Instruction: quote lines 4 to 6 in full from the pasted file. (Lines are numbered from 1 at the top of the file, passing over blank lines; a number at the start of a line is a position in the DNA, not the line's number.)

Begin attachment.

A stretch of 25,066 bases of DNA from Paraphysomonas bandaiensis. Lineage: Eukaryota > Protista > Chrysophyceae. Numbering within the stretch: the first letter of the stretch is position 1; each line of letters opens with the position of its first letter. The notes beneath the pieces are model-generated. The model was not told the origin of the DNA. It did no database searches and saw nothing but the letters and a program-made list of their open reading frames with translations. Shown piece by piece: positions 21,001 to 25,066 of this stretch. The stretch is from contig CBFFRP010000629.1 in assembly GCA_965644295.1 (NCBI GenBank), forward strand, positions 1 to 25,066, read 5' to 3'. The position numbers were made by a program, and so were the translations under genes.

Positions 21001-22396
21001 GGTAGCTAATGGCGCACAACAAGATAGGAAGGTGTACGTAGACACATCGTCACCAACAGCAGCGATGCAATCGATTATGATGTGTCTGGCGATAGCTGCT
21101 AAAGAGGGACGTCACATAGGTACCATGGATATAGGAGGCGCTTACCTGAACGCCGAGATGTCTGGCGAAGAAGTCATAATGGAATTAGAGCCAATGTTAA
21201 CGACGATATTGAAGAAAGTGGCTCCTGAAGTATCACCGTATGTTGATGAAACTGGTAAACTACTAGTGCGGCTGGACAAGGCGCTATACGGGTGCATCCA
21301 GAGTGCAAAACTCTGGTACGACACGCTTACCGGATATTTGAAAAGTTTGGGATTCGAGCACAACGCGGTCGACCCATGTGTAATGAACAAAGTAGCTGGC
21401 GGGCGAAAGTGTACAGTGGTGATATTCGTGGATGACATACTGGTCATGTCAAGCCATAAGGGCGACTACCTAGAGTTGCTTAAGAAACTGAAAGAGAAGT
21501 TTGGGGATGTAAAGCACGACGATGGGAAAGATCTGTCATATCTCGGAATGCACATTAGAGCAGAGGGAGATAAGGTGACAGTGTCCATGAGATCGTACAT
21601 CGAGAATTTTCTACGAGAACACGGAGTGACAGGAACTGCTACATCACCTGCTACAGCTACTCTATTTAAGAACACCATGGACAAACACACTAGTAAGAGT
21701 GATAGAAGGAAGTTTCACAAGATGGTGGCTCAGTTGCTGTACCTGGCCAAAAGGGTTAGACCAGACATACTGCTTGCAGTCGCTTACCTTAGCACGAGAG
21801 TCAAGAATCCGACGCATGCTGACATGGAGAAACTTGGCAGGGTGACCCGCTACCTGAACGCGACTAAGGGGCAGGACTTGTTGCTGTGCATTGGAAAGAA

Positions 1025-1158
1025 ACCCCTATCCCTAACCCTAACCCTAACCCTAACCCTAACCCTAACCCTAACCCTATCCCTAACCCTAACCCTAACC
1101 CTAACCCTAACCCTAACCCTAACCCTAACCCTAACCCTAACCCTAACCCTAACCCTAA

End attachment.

21101 AAAGAGGGACGTCACATAGGTACCATGGATATAGGAGGCGCTTACCTGAACGCCGAGATGTCTGGCGAAGAAGTCATAATGGAATTAGAGCCAATGTTAA
21201 CGACGATATTGAAGAAAGTGGCTCCTGAAGTATCACCGTATGTTGATGAAACTGGTAAACTACTAGTGCGGCTGGACAAGGCGCTATACGGGTGCATCCA
21301 GAGTGCAAAACTCTGGTACGACACGCTTACCGGATATTTGAAAAGTTTGGGATTCGAGCACAACGCGGTCGACCCATGTGTAATGAACAAAGTAGCTGGC